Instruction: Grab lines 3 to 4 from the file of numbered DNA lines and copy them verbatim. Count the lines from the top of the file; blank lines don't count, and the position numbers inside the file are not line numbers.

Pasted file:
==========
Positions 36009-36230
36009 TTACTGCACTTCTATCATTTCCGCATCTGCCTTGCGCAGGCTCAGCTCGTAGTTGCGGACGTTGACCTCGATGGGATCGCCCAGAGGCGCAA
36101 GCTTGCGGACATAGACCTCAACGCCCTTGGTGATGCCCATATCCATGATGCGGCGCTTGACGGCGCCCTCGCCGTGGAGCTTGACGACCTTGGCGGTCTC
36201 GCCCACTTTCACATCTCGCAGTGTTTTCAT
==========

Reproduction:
36101 GCTTGCGGACATAGACCTCAACGCCCTTGGTGATGCCCATATCCATGATGCGGCGCTTGACGGCGCCCTCGCCGTGGAGCTTGACGACCTTGGCGGTCTC
36201 GCCCACTTTCACATCTCGCAGTGTTTTCAT